Local News

Story published: 10-23-2013 • Print ArticleE-mail Story to a Friend

Missing Man POW-MIA display on courthouse lawn

By: Paula Walter

Assistant Editor

Representatives from Rolling Thunder, Chapter Four from Tennessee, donated a Missing Man Chair in a heartfelt and emotional ceremony on the Johnson County Courthouse lawn this past Friday, October 18, 2013. The event was held to honor and remember all the prisoners of war (POW) and servicemen and women missing in action (MIA). Rolling Thunder makes it their mission to remind the public that there are still POWs and MIAs who never made it home. The organization has a strong commitment to protect American veterans of all ages and for all times.

According to Bob Rambo of Rolling Thunder’s Chapter Four, the group has been traveling all across northeastern Tennessee installing Missing Man Chairs in memory of the more than 93,000 American soldiers who never returned from all past wars.  “It’s our desire and wish that the people of Mountain City and all of Johnson County will come by and take a look at our POW/MIA chair and never forget the sacrifice that has been made,” Rambo said. “ It’s an honor for Rolling Thunder to dedicate this chair in Mountain City.”  He reminded those gathered for the solemn ceremony that Rolling Thunder was not a motorcycle club, although many of their members enjoying riding. The organization donates thousands of hours and money to help better the lives of veterans.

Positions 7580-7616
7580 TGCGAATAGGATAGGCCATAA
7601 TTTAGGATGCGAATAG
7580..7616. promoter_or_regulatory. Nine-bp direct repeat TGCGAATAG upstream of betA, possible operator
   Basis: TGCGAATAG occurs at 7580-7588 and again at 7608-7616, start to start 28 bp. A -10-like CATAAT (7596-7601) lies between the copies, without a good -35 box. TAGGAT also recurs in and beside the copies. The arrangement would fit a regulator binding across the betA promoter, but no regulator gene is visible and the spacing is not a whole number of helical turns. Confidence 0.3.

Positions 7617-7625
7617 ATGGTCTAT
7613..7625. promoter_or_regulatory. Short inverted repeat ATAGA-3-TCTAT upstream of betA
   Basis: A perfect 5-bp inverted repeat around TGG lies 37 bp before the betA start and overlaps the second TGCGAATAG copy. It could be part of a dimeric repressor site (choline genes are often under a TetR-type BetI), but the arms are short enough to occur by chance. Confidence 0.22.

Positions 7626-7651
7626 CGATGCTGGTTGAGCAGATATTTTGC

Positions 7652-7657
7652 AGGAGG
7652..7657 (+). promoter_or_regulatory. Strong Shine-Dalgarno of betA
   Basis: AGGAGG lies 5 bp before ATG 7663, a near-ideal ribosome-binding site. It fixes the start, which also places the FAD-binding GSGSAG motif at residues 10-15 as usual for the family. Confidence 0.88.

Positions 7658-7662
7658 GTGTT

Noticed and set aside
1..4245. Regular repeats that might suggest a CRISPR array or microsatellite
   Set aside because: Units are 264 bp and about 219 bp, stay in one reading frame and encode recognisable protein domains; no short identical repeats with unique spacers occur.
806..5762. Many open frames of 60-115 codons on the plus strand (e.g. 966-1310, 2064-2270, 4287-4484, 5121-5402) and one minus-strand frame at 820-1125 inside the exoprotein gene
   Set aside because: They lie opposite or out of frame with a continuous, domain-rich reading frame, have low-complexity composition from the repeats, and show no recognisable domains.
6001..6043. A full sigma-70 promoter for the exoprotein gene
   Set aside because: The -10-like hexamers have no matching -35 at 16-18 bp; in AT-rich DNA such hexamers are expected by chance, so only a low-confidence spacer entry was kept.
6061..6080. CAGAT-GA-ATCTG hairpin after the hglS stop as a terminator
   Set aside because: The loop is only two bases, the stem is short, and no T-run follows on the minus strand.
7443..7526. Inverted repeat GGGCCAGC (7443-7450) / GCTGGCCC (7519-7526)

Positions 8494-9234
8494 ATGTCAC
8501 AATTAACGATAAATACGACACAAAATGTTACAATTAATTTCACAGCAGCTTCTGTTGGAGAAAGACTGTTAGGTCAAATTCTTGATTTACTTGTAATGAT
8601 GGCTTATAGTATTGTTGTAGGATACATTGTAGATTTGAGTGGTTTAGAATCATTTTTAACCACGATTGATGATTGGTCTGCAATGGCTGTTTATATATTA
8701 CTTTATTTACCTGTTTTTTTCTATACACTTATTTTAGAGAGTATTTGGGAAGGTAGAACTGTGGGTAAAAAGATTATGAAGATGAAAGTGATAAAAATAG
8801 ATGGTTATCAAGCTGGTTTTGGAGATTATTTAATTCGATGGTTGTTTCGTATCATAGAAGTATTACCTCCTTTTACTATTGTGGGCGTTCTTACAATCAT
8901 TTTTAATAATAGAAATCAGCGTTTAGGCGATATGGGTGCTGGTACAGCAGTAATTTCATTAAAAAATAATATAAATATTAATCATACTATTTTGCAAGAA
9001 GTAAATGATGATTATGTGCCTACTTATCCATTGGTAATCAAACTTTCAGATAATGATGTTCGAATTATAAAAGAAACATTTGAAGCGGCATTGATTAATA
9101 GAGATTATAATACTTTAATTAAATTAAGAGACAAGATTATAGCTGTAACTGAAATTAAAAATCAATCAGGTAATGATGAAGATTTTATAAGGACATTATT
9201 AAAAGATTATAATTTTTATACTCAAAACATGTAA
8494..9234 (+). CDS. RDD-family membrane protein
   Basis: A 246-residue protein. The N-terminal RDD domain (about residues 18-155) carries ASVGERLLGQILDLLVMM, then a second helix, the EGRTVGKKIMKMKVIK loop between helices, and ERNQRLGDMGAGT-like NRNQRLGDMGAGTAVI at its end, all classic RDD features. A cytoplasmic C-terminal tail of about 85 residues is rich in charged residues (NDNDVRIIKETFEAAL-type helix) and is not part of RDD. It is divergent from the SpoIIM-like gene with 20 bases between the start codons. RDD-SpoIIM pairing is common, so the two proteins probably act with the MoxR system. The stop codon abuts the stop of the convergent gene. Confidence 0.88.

At a lone table sat an empty chair, symbolizing both the fallen and prisoners of war who are not here. In the Missing Man Table ceremony, the table is covered in a while tablecloth, a symbol of the missing prisoner who responded to their county in their time of need.  A single rose in a vase reflects the blood shed for our freedom and the hope of all those who await the return of the missing.  The yellow ribbon on the rose vase reminds us of all those who wore yellow ribbons, determined that all missing should be accounted for.  The table also held salt on a plate that represented the tears shed by those who wait at home.  An inverted glass reminds us that MIAs and POWs cannot join us in a toast.  A slice of lemon signifies the fate of the missing while a candle is the light of hope that one day all the missing will be returned home to American soil.  The Bible reminds us that the United States was founded on the principles that we are one nation, under God.

The ceremony concluded with the Last Roll Call.  This haunting tribute takes participants through each war in remembrance of the roll call each First Sergeant held following combat.  From each war, the number of those who never made it home was called out and where they were last seen, Europe, Africa, Vietnam, Korea, the Philippines, and from all corners of the world.  The solemn event, ending with taps, served to remind all those that were left behind on the battlefields will never be forgotten.